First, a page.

America's top educational medium depicts a domestic worker

As we look forward to the eventual end of the Bad Orange Times, Democrats keep rolling out ideas that should become part of the national agenda, at least once the Current Unpleasantness is flushed. Like for instance Alexandria Ocasio-Cortez's proposal for a "Green New Deal" that would both tackle climate change and create hundreds of thousands of jobs, or any of the many bills by Kamala Harris.

Democratic Senator Kamala Harris and Rep. Pramila Jayapal have co-introduced another good idea, the National Domestic Workers Bill of Rights, which would extend legal protections and worker rights to the roughly two million people currently working as in-home health aides, cleaners, nannies, and so on. Yes, even the ones who don't have sitcoms based on their zany antics. It's not just a great deal for some of the lowest-paid workers in the country, it also provides a model for how work rights could be extended to a lot of people working in a variety of nontraditional labor markets.

As Harris and Jayapal point out in a CNN op-ed, (co-written with Ai-jen Poo, executive director of the National Domestic Workers Alliance), protections for domestic workers were deliberately excluded from the New Deal as the price of getting racist Southern Democrats to support the legislation. Damned if the Good Old Boys wanted sharecroppers or the cleaning lady to get any ideas about unionizing or being paid minimum wage. Likewise, the Civil Rights Act doesn't apply to most people working in homes, since it excludes employers with fewer than 15 employees. For chrissakes, domestic workers aren't even covered by the Occupational Health and Safety Act of 1970, probably because some clever Republican fretted Big Government would force you to provide your babysitter a Hazmat suit for diaper changes. Science fact: Many babies do emit toxic slime.

And no, however much Mrs. Brady reassures Alice she's like part of the family, she really can't be on duty 24/7. She needs her some Sam the Butcher time, know what we mean?

Eight states and the city of Seattle have already passed domestic workers bills of rights, and so far, not one of them has been plagued by mobs of unionized au pairs running wild in the streets and holding children hostage for overtime pay. A national bill to extend some job rights is an excellent idea, considering that as Boomers get older and Millennials have kids (and more two income families need childcare help), there is expected to be a national shortage of some 350,000 domestic workers by 2040, unless of course those jobs offer decent wages and worker rights. (Plus of course there's the whole "right thing to do" argument, if we're even allowed to mention something so nonutilitarian.)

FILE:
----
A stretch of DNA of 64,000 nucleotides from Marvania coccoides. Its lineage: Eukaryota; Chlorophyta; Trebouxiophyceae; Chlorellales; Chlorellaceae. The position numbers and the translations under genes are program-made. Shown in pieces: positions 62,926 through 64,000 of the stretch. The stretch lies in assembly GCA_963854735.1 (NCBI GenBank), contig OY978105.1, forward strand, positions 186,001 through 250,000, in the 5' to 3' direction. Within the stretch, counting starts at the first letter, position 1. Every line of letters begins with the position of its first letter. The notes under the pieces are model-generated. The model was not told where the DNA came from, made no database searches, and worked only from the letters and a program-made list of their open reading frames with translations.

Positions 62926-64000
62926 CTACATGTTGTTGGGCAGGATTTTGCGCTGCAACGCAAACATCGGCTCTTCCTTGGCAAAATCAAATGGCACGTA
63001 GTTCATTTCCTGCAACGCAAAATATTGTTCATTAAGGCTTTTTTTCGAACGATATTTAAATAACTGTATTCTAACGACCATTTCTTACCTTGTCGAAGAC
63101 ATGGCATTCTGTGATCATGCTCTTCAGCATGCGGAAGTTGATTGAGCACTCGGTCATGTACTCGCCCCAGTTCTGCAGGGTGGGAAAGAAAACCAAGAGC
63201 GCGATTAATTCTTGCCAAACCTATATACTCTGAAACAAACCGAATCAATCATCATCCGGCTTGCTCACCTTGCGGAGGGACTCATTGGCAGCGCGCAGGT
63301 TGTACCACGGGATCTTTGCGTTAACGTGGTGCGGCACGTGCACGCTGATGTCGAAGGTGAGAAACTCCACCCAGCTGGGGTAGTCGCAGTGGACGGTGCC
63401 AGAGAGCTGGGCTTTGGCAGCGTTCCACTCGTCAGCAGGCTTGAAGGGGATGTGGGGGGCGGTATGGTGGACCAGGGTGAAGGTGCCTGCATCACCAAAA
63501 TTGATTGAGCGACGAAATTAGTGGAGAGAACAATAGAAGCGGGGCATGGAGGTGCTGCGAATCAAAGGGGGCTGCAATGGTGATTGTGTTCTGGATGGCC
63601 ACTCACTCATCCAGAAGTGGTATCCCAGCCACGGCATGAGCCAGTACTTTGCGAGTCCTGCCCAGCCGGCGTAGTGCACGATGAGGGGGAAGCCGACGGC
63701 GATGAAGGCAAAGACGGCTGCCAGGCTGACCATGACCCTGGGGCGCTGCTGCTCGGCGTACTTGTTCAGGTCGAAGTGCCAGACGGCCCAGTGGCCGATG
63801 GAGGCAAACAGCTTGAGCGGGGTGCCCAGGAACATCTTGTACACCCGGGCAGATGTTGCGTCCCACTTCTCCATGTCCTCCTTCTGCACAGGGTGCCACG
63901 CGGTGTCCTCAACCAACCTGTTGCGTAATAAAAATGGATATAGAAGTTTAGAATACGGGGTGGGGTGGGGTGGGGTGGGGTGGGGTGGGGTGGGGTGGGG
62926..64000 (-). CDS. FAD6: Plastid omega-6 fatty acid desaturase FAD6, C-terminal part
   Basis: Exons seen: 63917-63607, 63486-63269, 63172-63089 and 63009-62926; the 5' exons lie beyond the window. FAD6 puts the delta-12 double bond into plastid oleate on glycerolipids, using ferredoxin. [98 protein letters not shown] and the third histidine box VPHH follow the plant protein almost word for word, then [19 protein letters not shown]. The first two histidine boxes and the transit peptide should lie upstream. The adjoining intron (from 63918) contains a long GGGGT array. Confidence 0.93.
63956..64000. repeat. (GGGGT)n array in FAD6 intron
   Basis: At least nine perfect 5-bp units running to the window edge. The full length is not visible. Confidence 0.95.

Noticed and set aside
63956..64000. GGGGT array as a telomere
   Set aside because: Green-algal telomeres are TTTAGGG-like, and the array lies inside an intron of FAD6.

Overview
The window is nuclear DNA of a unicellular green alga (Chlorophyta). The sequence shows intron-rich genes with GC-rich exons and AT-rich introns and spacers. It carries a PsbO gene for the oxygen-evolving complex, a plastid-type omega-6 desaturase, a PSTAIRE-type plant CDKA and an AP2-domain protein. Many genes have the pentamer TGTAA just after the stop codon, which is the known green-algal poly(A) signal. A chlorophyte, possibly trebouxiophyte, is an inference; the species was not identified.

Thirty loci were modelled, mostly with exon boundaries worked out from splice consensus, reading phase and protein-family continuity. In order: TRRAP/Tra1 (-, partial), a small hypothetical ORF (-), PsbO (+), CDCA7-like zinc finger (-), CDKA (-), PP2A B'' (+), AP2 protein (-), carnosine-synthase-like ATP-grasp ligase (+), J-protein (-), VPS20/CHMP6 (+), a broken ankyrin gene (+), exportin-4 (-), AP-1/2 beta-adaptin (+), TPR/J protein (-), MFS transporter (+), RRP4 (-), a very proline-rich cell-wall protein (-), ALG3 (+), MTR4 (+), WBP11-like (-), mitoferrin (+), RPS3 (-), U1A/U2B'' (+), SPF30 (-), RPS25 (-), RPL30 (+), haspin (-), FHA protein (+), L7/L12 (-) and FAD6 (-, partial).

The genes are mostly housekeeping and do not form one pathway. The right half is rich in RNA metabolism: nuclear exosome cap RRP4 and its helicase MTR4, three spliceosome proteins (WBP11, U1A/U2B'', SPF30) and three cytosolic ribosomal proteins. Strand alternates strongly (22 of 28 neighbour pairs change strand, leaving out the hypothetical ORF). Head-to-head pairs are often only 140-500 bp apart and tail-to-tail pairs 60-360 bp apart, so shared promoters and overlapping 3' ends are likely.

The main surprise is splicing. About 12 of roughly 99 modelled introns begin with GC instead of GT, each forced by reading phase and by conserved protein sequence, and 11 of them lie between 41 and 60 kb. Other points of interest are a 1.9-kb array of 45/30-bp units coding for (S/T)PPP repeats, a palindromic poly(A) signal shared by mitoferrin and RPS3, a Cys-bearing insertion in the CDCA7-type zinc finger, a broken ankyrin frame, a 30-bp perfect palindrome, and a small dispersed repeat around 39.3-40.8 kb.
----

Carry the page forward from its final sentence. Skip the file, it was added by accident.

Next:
So what all is in this thing? Let's deploy a Bulleted List of Wonkishness! The domestics' Bill of Rights would guarantee:

  • Overtime pay for workers who put in more than 40 hours a week
  • OSHA protections
  • The right to unionize
  • Legal recourse against discrimination and sexual harassment, including protections against retaliation for reporting harassment or other workplace problems
  • Written employment agreements
  • Advance notice of scheduling
  • Scheduled meal and rest breaks
  • Paid sick days
  • Privacy protections for workers who live in employers' homes
  • Affordable healthcare and retirement savings

The text of the bill hasn't yet been filed, but we'd assume benefits an individual employer couldn't afford, like the health and retirement plans, would be paid into a pool, unemployment-insurance-style, to provide group benefits. At least, that's how we'd do it.

All in all, this all sounds like what you might call basic decency toward a class of workers who have been excluded for far too long from the protections most people in nine-to-five jobs take for granted. For that reason, you should probably expect to see some asshole like Ted Cruz yelling that these damned socialists want you to pay for your 14-year-old babysitter's own Depends in 60 years, and how is that fair?

Also, as the Nation points out, if this gets passed -- in 2021, say, with a Democratic president who'll sign it -- it could be adapted to provide rights and protections for

many different kinds of workers who work for multiple bosses without traditional employment structures, all of whom belong to the so-called "gig economy." Its retirement fund or enforcement task force could be deployed for, say, Uber drivers or contract workers in Amazon warehouses.

So yeah, duh. Let's do this! Workers in the home, unite. You can even keep your witty comic observations on the foibles of the middle class!

[CNN / Kamala Harris on Twitter / Nation]

Doktor Zoom

Doktor Zoom's real name is Marty Kelley, and he lives in the wilds of Boise, Idaho. He is not a medical doctor, but does have a real PhD in Rhetoric. You should definitely donate some money to this little mommyblog where he has finally found acceptance and cat pictures. He is on maternity leave until 2033. Here is his Twitter, also. His quest to avoid prolixity is not going so great.


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